“On 10th April I passed the toll at Wilge River and was abused by the toll keeper there by call me ——Engli8shman, who moreover did his utmost to provoke me to commit an assault. I paid 5/- toll money for my wagon and the amount due for a lead horse, I sen over from Munger’aross the river to the toll keeper, who, however returned the money and lodge a complaint against me for avoiding the payment and breach of the peace. In consequence of this a warrant was issued an my apprehension took place in Natal. Mr Webb of Harrismith was present. I was obliged to leave my wagon and charge of a coloured boy (the trail not coming off till Monday 14th April and beside the detention I stand great ri8sk in suffering heavy losses owing to the prevailing epidemic amongst cattle. As I believe a gross outrage has been committed on my person as on the Colony of Natal, I have the honour to place myself as a British subject under the protection of the Natal government and to request efficient steps may be taken to obtain redress of my wrongs and losses. You will perceive the warrant is not endorsed by a Natal magistrate and does not come under the extradition treaty.

Op dieselfde dag het Day, op ‘n voorskrif van Bramley, ‘n brief aan die redakteur van die Natal Colonist gerig waarin hy sê dat die brief nie gepubliseer moet word nie, want die saak is onttrek.

Meneer Day trek verder maar Bramley word gearrestreer. Word van hoogverraad aangekla. Bramley het ongevreer twee maande in die tronk gesit en is toe op borgtog van 1000 pond vrygelaat. Bradley het nie gaan lê nie hy het opjeksies teen die een landros gehad en ‘n ander moes die regbank opneem. Bradley het ook objeksies teen de van die jurie gehad. Hy word toe toe verhoor die uitslag waarvan was dat hy onskuldig verlaar word en ontslaan is.

Die brug is ook van groot belang gewees tydens die Suid Afrikaanse Oorlog waar dit deur die Boere sowel as Britte daarvan gebruik gemaak het.

Britse troepe span uit langs die Wilgerivier by die Tolbrug tydens die Suid-Afrikaanse Oorlog.


Die Wilgerivier by die brug het ‘n gunsteling plek geword om die motors van die tyd te was.     Baie dankie aan Biebie de Vos vir hierdie foto
Vroeër dae was dit ook die plek om ‘n foto of twee te neem. Foto Biebie de Vos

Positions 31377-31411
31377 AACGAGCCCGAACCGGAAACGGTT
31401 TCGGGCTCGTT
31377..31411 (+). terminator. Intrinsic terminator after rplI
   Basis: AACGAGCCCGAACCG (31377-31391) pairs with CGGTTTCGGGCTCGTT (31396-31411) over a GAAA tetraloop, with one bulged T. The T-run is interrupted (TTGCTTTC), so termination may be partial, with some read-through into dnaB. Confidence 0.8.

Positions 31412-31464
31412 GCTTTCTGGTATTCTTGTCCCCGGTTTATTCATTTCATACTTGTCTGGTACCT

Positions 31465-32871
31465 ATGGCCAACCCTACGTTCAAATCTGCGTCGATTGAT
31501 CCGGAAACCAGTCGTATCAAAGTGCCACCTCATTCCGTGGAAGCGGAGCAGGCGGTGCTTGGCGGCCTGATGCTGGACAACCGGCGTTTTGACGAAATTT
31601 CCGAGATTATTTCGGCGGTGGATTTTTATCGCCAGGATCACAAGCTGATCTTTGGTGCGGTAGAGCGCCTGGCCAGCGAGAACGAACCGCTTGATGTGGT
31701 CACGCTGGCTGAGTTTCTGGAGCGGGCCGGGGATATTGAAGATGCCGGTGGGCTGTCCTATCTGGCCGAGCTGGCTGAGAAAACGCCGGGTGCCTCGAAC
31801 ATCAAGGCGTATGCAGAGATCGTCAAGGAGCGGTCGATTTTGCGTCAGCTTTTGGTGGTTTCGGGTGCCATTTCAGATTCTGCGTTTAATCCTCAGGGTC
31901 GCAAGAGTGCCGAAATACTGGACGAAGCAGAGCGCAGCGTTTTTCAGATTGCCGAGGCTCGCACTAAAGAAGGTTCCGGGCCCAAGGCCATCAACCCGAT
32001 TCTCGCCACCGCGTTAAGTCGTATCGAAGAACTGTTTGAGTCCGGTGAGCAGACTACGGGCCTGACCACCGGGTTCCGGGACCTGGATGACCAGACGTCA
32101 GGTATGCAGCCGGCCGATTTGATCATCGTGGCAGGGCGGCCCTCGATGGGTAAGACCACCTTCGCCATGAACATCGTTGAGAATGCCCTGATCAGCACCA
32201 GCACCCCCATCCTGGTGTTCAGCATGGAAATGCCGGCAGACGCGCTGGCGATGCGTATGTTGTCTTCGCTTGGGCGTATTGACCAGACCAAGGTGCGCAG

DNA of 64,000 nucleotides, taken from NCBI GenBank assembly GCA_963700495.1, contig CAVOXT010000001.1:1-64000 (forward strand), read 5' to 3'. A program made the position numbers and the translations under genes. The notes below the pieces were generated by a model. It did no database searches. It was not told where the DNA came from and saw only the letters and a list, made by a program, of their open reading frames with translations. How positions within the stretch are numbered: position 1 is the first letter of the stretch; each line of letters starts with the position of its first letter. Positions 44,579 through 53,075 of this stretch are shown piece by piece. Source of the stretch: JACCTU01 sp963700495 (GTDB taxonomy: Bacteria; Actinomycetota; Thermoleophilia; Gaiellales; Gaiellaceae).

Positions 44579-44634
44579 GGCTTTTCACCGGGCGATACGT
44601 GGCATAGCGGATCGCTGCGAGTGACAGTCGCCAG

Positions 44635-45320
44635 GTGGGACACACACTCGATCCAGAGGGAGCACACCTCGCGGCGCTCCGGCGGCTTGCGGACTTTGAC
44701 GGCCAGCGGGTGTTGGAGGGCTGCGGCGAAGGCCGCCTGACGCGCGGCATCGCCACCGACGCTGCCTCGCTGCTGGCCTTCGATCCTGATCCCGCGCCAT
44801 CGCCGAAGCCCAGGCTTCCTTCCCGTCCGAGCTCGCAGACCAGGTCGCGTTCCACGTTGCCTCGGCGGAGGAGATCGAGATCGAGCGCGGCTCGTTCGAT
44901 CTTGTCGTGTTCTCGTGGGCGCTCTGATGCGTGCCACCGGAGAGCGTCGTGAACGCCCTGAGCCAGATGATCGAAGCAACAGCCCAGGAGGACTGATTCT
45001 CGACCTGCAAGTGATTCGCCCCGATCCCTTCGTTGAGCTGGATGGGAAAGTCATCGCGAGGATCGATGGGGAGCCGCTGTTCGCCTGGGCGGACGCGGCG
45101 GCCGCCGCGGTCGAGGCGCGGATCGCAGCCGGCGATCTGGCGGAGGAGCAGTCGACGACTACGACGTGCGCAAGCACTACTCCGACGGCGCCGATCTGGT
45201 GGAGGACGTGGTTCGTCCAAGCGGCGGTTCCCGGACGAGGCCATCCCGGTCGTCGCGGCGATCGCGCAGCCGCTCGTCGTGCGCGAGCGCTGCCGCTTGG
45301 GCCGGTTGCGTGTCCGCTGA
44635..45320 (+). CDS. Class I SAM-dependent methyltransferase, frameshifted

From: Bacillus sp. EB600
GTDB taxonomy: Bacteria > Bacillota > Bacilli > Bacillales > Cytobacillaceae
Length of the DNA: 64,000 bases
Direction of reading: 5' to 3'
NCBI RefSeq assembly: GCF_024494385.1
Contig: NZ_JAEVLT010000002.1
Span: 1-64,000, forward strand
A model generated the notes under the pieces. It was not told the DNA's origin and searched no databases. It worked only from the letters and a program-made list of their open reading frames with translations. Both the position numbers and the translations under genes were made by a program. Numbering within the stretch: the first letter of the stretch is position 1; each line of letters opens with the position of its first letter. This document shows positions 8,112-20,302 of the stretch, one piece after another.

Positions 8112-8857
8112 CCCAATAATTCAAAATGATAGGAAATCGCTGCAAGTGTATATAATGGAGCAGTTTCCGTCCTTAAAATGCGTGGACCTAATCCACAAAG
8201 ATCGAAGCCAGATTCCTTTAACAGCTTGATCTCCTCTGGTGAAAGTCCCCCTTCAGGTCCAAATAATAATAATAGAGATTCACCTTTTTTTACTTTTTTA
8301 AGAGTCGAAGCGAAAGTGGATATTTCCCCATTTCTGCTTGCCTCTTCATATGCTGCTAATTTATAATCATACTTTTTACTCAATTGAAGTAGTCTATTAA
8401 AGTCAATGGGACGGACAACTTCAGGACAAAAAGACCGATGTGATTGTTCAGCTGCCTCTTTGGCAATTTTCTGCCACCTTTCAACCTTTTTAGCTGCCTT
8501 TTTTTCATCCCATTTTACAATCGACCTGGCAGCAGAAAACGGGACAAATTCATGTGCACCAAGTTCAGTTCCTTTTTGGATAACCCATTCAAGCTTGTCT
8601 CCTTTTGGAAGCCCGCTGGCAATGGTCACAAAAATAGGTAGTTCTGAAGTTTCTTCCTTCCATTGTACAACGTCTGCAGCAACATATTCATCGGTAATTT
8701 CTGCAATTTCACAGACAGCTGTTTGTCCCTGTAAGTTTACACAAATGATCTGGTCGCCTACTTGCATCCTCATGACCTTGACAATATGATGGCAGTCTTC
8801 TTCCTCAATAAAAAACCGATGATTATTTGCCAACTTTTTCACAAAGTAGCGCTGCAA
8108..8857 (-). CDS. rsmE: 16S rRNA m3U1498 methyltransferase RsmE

Tot volgende keer

Hennie & Sandra

De Oude Huize Yard


Annie Watson Bain

Sharing this wonderful post of Annie Watson Bain.

She made memories for the her family for years to come.

She was born in 1893, the fifth of seven Bain kids of the ‘Royal Bains’ – meaning the Royal Hotel Bains. There were also ‘Central Bains’.

She ran the Caltex and rented out the Flamingo Cafe and Platberg Bottle Store premises. At that time she lived in the Central Hotel a short block away across the Deborah Retief Gardens and I do believe she drove to work every day. Maybe drove back for lunch even?

A big thank you!

Vrystaat Confessions

By the time we knew her she was Annie Bland. Never ‘granny’. Only Annie.

In fact ‘Annie Watson Bain’ to me was the lady who died (WW1?) whose name was on one of the monuments outside the Town Hall (a cousin of our Annie?).

They’d already lost the farms and the racehorses, and our gran Annie now owned the Caltex filling station in town. It was on Caskie Corner, opposite our posh Town Hall which Annie’s father Stewart Bain had been instrumental in building. It was called Bain’s Folly as it was such an imposing structure for our modest dorp.

HS Town HallHarrismith Town Hall Bain's FollyTown Hall3

Annie always spoke with great admiration of her late husband Frank – the granpa we never knew – and told me proudly how she’d never seen his fingernails dirty (as she looked disapprovingly – probably more disappointedly, she never had a harsh word for me –  at mine). She…